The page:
This is the speech delivered yesterday by Benjamin Dalli at the vigil for truth of justice, 8 months since Daphne Caruana Galizia was killed:
Walking into Valletta in the afternoon is an attack on the senses. The hostile stone and the harsh light is reminiscent of autocracies – the clenched fist with which they rule and the light which doesn’t guide, but blinds.
For fighting that hand, Daphne suffered terribly, and now her battle is our battle.
Malta is sliding in the democracy indices, pushed out by a pseudo-leadership, a paternalistic force whose seed was sown long before many of us were born, and is bearing its toxic fruit today.
Many say that our democracy is wholesome because of elections. But elections are a starting point: a mature democracy asks far more. Erdogan was elected by a majority, but that does not make Turkey a democratic country.
It is difficult to grasp our country’s nature if we cannot rely on our journalists. The political parties feed 98% of television audiences in Malta. There is no bridge between two polarised extremes, the dystopian blue and the utopian red are on different wavelengths.
Reality is lost in translation. Daphne Caruana Galizia stood for that inconvenient reality, and was killed because it interfered with meticulously crafted narratives. Because she was discordant with the unfaltering press releases, she was ousted by the mainstream media. And now, her battle is our battle.
Even after her murder, the government did not stop vilifying Daphne Caruana Galizia, which is a deeply disturbing fact. If her murder came as a shock, the government would have strived to convince the world of its goodwill. It would have done everything in its power to disassociate itself from the fact. It would have exerted its resources to prove Malta is not the absurd country its critics claim it to be. But in the end, it didn’t really seem to care.
Lest we forget, her murder poses direct threats to our human rights. It took 8 months for Silvio Valletta to be removed from the investigation. It took even longer for Maria Efimova’s basic security to be ensured.
The MEP delegation recommended that the inquiring magistrate be put exclusively on the investigation. So the government looks to promote him to prolong the case even further.
It is evident: Malta is playing on the fringes of the European Charter of Human Rights. The ex-judge of the European Court of Human Rights, Giovanni Bonello pointed out to us that 85% of appeals against decisions of the Maltese courts are successful when contested before the Strasbourg Court. Our own courts get it wrong at least 85% of the time. They side with the abusers of our rights at least 85% of the time. They extend the abuse of our rights at least 85% of the time. And think of all the people who give up before they even go to court the first time, let alone all the way to Strasbourg.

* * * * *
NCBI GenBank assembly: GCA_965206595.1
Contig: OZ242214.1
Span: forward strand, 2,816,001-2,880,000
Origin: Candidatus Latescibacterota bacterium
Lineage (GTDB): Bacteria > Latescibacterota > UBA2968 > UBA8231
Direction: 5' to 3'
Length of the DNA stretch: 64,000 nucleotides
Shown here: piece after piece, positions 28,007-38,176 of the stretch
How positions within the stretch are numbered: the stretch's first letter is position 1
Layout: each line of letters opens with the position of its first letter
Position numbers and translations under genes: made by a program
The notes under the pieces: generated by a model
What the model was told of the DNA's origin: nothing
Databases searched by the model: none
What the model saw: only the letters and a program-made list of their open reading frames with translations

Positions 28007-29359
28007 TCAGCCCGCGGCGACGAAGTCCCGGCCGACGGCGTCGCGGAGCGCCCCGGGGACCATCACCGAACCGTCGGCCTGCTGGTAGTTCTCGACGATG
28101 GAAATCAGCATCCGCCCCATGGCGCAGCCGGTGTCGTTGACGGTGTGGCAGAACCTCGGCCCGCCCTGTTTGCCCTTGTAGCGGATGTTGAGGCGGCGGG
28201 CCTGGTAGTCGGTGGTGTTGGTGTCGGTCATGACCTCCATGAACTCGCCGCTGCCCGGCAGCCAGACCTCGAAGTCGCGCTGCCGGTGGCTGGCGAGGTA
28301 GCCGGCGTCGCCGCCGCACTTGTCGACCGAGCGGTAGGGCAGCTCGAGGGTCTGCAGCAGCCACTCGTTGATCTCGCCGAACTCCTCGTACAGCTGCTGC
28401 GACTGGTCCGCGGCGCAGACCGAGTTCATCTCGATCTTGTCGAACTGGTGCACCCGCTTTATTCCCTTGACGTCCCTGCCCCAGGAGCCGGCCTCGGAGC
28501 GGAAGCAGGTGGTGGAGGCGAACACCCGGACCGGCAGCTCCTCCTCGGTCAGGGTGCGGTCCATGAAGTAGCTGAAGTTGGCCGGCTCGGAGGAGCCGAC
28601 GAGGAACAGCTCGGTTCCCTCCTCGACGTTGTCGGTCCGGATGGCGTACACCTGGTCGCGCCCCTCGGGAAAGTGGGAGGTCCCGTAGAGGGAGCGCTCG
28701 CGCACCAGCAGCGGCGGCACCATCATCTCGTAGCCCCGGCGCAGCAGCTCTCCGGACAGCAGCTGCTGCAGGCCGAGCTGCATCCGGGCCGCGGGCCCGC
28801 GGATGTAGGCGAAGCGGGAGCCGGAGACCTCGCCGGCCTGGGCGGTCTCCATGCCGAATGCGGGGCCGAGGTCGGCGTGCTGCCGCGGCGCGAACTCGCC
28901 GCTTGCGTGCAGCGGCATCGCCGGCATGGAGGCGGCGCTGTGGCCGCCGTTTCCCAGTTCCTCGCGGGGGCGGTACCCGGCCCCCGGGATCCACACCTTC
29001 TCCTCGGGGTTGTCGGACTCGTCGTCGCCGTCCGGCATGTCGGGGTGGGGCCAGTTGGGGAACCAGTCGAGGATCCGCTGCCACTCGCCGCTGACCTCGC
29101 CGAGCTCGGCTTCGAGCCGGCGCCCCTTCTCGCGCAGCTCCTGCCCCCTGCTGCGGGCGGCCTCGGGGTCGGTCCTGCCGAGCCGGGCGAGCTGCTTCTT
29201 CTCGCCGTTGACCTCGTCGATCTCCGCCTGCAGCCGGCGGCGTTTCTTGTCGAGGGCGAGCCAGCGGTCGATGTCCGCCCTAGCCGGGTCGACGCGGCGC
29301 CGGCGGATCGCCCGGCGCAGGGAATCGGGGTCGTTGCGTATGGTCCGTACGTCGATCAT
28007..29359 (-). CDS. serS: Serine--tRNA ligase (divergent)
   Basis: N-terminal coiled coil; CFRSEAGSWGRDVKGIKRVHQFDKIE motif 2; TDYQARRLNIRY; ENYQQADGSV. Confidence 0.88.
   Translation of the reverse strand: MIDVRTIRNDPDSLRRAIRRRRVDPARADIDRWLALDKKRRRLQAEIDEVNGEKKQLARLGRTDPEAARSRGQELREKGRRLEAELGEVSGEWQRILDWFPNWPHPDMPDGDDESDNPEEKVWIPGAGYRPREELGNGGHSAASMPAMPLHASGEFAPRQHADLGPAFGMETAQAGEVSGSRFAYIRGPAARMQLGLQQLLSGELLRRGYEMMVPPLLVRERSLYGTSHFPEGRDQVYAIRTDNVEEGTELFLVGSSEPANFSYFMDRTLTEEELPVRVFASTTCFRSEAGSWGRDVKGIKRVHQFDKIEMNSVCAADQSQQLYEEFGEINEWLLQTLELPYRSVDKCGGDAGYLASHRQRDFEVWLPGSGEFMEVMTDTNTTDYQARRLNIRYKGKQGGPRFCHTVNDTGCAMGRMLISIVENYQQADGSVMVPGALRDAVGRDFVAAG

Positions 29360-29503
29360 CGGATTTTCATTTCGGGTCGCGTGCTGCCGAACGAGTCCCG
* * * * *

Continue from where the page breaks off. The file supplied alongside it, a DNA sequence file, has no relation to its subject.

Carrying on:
This is not what I was brought up to expect. We gather 8 months later to send the message: there is still a market for fundamental freedoms. The battle she waged to ensure them is now our battle to fight.
The MEP delegation reported that the investigation is stalling. The police are not chasing leads. This means that justice for Daphne is as further away as we feared. Maybe farther..
For people with a distorted sense of balance, it is always tempting to disassociate yourself from Daphne Caruana Galizia. She stood alone to face Malta’s toxic politics and fought it single-handedly – until the very end.
Seeking justice for Daphne is seeking justice for Malta, because her right to speech, her right to justice and her right to life are exactly one and the same thing as are our right to speech, our right to justice and our right to life. Her battle is our battle.
The proverbial baton she left behind that fateful day was picked up by individuals, fighting structures. To fight in civil society, we cannot be involved in elected politics. Because should we drop that baton now, we might not have the chance to pick it up again, not for another generation. We hope elected politicians do their bit. But as we ask them to, we must march our own march in the streets where even alone we will continue to speak up, even if our voice shakes.
This memorial reads “Who killed Daphne?”. Malta and its people killed Daphne, because we remained silent before her death. It may be too late for her, but it is not too late for Malta. Now, her battle is ours.